With a little bit of planning ahead, many of these incidents and most of the potential risks are avoidable. While proactive planning has its cost, reacting after the fact is always more expensive. All too often organizations need to experience the disruption in order to learn what fails. Then they spend the time to fix the problem and work to ensure it doesn’t happen again. This is reactive and pricey, especially when there are cost-effective preventative alternatives available.

A thorough business risk analysis highlights the areas where disaster is more likely to strike, how much the damage will be, and what is to be done to reduce chance of it happening. This reduced risk position then becomes the organization’s business continuity plan or BCP.

One more poll result about the need for a BCP before we move on:
  • 82% of respondents indicated disruptions could have been reduced or avoided by implementing a comprehensive business continuity/disaster recovery (BC/DR) plan.

Maintaining the Information Flow
The responses below to three separate questions show that ICT has become a utility much like the city water supply or the electrical grid. Both infrastructure systems are built with heavy redundancies and are maintained by highly skilled technical staff under the direction of knowledgeable managers.
  • 22% of businesses say lost employee communications is a top negative factor with network disruptions.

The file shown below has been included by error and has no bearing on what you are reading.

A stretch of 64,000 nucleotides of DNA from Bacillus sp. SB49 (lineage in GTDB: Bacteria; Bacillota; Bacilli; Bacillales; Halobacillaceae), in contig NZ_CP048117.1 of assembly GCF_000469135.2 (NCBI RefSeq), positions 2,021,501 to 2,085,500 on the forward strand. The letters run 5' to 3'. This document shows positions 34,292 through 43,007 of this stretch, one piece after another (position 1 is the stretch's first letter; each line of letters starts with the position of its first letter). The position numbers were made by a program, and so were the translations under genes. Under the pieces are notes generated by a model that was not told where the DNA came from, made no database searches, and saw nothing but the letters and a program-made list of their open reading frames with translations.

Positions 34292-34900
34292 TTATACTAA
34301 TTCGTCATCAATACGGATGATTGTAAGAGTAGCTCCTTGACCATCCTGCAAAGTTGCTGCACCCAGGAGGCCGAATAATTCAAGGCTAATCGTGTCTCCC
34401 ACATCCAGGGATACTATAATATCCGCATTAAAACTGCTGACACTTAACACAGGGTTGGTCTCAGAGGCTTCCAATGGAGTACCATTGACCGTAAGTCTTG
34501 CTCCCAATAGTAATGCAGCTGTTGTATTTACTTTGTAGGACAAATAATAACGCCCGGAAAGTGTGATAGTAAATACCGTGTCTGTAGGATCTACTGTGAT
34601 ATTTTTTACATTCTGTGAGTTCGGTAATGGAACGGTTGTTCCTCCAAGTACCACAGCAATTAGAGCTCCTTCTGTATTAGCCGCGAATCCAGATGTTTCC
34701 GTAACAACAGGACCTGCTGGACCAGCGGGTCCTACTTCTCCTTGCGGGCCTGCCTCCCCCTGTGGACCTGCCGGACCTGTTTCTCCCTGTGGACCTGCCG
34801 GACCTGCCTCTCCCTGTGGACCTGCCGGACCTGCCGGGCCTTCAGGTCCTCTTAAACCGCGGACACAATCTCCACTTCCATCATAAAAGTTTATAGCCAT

• 34% of businesses report that lost customer communications is a major negative effect of network disruptions.
  • 57% of businesses report productivity loss is the top negative effect of these disruptions.
ICT infrastructure carries the load of the entire business. Small business relies on email to communicate with clients and vendors. Enterprises rely on ERP, payroll, documents, and unified communications.

Have a business risk analysis. Obtain and deploy equipment with built-in redundancies. Double up on network equipment and connectivity. Develop a business continuity plan proactively. You can ensure that your ICT infrastructure is always-on.

1 A straw poll is a means gathering data or information where the respondents are limited to Yes or No.

Orginally published May, 2011

2010 CDW Security Straw Poll: Data Loss Is Corporate Enemy Number One, online at CDW

PDF this Page
Fragment - Current Release


IT Roles and Responsibilities
On Passwords
Spending Enough
Planning to Fail
Living With the Enemy
A Reason for Policy
Mission Critical Messaging – Do you have a policy
Globalizing the SMB
High Availability: People and Processes
Case for Project Management
Risk Management

On Routing
VLAN Tutorial
IPs 4 Golden Rules
WAN Technology primer
DHCP Primer
Your Head in the Cloud(s)
DNS: Terms and Process
VPN Surfing Challenge
Network Slowdown
Importance of Time
High Availability: Technologies

Spammers Go Full Circle
Beyond the Lock
The Guardian at the Gate
A Web of Trust
Data Breach Notification

Electricity Primer
Data Control
Open Source in the Enterprise
Closing the Loop
Helping IT to help you
Your ICT Keystone

eSubnet Services

Contact us regarding your network,
security and Internet services needs

All content © eSubnet 2003-2021